John H. Buchanan, Jr., et al., Plaintiffs-appellees, v. United States Postal Service, Etc., et al., Defendants-appellants, 508 F.2d 259 (5th Cir. 1975)

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US Court of Appeals for the Fifth Circuit - 508 F.2d 259 (5th Cir. 1975) Feb. 19, 1975

Wayman G. Sherrer, U.S. Atty., Henry I. Frohsin, Asst. U.S. Atty., Birmingham, Ala., Roger Craig, Deputy Gen. Counsel, Law Dept., Washington, D.C., Neil H. Koslowe, Robert E. Kopp, App. Section, Civ. Div., U.S. Dept. of Justice, Washington, D.C., for defendants-appellants.

William G. Somerville, Jr., John E. Grenier, Birmingham, Ala., for plaintiffs-appellees.

Appeals from the United States District Court for the Northern District of Alabama.

Before THORNBERRY, GOLDBERG and GODBOLD, Circuit Judges.

GODBOLD, Circuit Judge:

This first impression case was brought by three Congressmen who sue on behalf of a class composed of numerous users, located throughout the United States, of the United States Postal Service. The Postal Service was created as an independent establishment of the executive branch of the government by the Postal Reorganization Act of 1970, 39 U.S.C. 101-5605, and generally performs functions formerly carried out by the Post Office Department. The controversy centers upon previously uninterpreted language of 39 U.S.C. 3661:

(a) The Postal Service shall develop and promote adequate and efficient postal services.

(b) When the Postal Service determines that there should be a change in the nature of postal services which will generally affect service on a nationwide or substantially nationwide basis, it shall submit a proposal, within a reasonable time prior to the effective date of such proposal, to the Postal Rate Commission requesting an advisory opinion on the change.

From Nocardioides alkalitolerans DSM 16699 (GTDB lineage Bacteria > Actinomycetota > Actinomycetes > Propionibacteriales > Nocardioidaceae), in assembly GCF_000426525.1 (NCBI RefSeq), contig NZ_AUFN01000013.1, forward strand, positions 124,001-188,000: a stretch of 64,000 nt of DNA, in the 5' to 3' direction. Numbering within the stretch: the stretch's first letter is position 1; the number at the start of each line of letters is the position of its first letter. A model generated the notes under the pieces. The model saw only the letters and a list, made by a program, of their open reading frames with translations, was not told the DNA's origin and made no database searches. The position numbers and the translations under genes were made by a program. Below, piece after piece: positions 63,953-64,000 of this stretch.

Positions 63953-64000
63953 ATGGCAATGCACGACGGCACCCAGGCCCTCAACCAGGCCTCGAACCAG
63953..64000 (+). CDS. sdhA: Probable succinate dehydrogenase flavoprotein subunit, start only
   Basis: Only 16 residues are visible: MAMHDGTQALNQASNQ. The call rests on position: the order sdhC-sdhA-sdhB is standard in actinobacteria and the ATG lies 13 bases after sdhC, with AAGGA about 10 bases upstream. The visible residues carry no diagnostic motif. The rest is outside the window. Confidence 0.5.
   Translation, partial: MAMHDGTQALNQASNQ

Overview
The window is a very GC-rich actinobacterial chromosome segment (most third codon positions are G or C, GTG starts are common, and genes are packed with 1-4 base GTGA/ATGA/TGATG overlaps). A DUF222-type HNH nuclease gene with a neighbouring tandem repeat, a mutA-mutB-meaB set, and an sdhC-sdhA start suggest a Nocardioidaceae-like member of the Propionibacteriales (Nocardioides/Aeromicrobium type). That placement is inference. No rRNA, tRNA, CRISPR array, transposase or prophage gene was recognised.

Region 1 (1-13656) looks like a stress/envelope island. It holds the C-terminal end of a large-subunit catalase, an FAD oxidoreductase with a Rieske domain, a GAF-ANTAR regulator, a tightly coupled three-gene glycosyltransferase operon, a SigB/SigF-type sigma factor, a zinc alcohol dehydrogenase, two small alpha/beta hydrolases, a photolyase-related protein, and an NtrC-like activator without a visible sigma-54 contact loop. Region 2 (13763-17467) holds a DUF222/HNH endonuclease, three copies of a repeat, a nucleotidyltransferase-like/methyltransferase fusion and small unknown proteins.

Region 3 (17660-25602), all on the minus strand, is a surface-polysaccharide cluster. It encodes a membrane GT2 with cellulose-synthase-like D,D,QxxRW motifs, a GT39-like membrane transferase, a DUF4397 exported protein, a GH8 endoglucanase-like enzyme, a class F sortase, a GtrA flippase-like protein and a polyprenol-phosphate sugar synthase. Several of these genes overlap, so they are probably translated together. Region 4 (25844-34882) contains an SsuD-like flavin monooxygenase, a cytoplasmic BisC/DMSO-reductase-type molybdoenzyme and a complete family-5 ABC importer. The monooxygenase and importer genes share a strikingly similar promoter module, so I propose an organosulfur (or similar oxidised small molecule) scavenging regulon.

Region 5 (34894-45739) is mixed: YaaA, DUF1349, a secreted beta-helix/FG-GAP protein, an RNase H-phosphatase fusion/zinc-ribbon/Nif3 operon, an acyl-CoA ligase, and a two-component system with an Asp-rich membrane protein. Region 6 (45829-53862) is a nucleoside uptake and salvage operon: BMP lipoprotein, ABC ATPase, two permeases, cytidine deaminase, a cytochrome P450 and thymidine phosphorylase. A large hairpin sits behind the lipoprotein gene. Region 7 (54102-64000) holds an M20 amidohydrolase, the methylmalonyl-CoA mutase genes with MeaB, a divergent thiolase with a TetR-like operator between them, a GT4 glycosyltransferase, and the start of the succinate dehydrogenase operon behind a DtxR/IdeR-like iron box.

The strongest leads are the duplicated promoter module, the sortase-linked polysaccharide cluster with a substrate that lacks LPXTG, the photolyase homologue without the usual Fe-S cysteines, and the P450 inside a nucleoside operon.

(c) The Commission shall not issue its opinion on any proposal until an opportunity for hearing on the record under sections 556 and 557 of title 5 has been accorded to the Postal Service, users of the mail, and an officer of the Commission who shall be required to represent the interests of the general public. The opinion shall be in writing and shall include a certification by each Commissioner agreeing with the opinion that in his judgment the opinion conforms to the policies established under this title.

Suit was filed April 30, 1974. The complaint, as amended, asked that pending hearings before the Postal Rate Commission and advisory opinions by that body the court enjoin implementation of three Postal Service programs.

The Postal Service is in the process of implementing three programs which plaintiffs contend are 'change(s) in the nature of postal services which will generally affect service on a nationwide or substantially nationwide basis' within the meaning of subsection (b) and thus required to be submitted to the Postal Rate Commission1  for hearings and advisory opinions as required by (b) and (c). Opinions of the Rate Commission are, as the statute states, advisory only. The Postal Service is not required to follow them. The Postal Service has not submitted the programs to the Rate Commission. The programs are: (1) a plan to consolidate and eliminate 'district offices' throughout the United States; (2) the retail analysis program ('RAP');2  and (3) the 'national bulk mail system' program.

Discovery commenced promptly after suit was filed. Following a hearing on May 11 the court issued a temporary injunction on May 14 finding with respect to RAP and consolidation of district offices that plaintiffs probably would prevail in demonstrating that they were 'change(s) in the nature of postal services' within the meaning of 3661 and that plaintiffs would suffer irreparable injury if the preliminary injunction were not issued. With respect to the national bulk mail system program the court found 3661 inapplicable because 'in all likelihood' the decision to implement it had been made before July 1, 1971, the date the Postal Reorganization Act became effective. Defendants appeal from these grants of relief and from the order of the District Court denying their motion for summary judgment.3